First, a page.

Mandatory sidenote: it is possible that someone can do an about-face and change their beliefs and way of living. This includes racists. People can change. Were it not so, we would all be cynical and filled with loathing for most people. There would be no incentive to change. As with all other behavior, if a racist succeeds in learning a better way, he or she should get a chance for redemption. It’s unfair to label someone as racist if they grew out of it. Likewise, it is no crime to point out that people once were racists; it’s just a fact.
For those without obvious intensifiers or addictions, I watched as their ideology sharpened their resolve to put the others in their place. Even as their ability to give voice to their poison lessened, their actual prejudice seethed inside of them.
There is no golden age of America, not an inclusive one. Whether we demeaned blacks, women, Jews, Latinos, or gays, the truth is that we’ve never been a county that truly worships the idea of equality. The South of my early youth was predominantly racist in a literal sense and metaphorically much worse. The surrounding elders lamented the loss of the ideals of their country. It confused me because from where I stood, efforts to force prejudices into silence were slowly improving our ability to live peacefully and equally. I didn’t have the tools or understanding to give voice to what was wrong with so many of my family members.
Whatever infected them, I could see that it was wrong.
It didn’t leave me without my own measure of guilt. Unlike others, I resented it, rejected it, and learned that such things were hurting everyone. For almost all of my adult life, I’ve been free of some of that ignorance.
I’m not sure if we can blame it all on ignorance. Many of my family members were truly intelligent. Had they focused their intelligence on bettering everyone’s lives, society would have been a better place.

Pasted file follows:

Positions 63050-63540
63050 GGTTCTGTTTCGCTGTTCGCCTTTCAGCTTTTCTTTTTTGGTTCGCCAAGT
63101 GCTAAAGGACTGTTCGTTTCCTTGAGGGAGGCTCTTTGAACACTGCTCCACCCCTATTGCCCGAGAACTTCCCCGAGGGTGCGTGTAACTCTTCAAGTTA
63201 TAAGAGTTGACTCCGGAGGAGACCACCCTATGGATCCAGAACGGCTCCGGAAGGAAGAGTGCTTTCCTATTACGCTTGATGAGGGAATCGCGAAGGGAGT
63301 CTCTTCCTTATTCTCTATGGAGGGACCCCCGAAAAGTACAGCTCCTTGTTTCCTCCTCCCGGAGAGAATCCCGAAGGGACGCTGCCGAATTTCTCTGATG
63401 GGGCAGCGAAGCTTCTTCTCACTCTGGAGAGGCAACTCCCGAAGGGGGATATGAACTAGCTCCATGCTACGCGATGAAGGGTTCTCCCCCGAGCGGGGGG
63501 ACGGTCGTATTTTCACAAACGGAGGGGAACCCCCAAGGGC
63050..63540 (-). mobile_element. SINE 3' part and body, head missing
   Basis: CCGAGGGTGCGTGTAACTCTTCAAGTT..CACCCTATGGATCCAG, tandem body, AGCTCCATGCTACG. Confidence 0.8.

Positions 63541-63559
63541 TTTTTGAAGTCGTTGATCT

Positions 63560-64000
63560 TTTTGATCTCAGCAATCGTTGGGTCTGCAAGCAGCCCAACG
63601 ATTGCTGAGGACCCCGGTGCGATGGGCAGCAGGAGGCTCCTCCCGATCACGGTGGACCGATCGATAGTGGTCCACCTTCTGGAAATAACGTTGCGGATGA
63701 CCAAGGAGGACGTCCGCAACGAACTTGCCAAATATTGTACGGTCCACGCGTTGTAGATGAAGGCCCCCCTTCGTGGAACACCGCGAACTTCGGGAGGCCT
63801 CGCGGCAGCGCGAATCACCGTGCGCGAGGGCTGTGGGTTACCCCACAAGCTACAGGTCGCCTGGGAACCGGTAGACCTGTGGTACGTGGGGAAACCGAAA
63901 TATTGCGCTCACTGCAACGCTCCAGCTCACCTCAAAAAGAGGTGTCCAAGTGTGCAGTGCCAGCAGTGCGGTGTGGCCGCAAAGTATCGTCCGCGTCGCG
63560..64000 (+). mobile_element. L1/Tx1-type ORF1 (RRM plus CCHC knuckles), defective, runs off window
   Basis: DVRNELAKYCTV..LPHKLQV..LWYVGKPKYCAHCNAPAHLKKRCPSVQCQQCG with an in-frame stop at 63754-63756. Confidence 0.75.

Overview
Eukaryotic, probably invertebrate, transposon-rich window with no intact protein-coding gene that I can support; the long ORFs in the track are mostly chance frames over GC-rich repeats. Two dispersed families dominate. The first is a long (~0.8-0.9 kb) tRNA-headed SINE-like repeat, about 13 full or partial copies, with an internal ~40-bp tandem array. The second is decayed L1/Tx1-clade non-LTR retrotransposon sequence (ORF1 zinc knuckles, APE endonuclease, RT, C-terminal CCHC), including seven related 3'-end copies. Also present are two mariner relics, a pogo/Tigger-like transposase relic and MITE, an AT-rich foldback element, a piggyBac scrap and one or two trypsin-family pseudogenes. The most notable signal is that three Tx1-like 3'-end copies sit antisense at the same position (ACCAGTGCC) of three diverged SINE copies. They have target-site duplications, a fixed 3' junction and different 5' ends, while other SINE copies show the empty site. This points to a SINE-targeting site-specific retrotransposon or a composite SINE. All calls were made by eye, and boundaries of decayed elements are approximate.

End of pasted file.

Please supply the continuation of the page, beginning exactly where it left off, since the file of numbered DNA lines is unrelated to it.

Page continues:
When confronted, they’d ascribe the questions to youth or inexperience. If I pointed out that I needed a reason other than, “That’s the way it is,” they’d either resort to harsh anger, their Bibles, or some other circular reasoning.
Mostly Bibles that were rarely opened to the pages asking us to live peace and kindness.
It’s no surprise that my research skills have demonstrated that many of them had some sinister skeletons in their closets. “Pious bastards” rings in my head a lot.
Many still reside in that cauldron of prejudice. They don’t see themselves as racists, of course. They consume media and reinforcements that mirror what they believe. Their opinions do not change with new information.
One of my relatives couldn’t understand why I didn’t want to hear the n-word, sincere prejudices about Jews, or his definition of the differences of each kind of color. His job gave him the excuse to stereotype. Over time, it blinded him. He would get angry at me for telling him to stop using it while talking to me. I understood him, but in the opposite way than that which he’d appreciate it. My wife who died years ago secretly bit her tongue every time she was around him. It infuriated her that he couldn’t see that his heart was dark. Because I was younger and foolish, I didn’t appreciate that all of us would have been better served to let her unleash her fury on him.
If we do not exercise great care, the rising prejudices hidden in plain sight within “Make America Great Again” will ruin us. We can make America great, but not by following the lead of people who feel they are superior to others.
People see these arguments and falsely claim that such logic implies that we don’t want the best for the United States. It’s a vacuous argument for them to make – but one they’ll always make because they think it negates the need for further explanation. We all should be focused on making the best decisions for everyone.
The racists know their own hearts.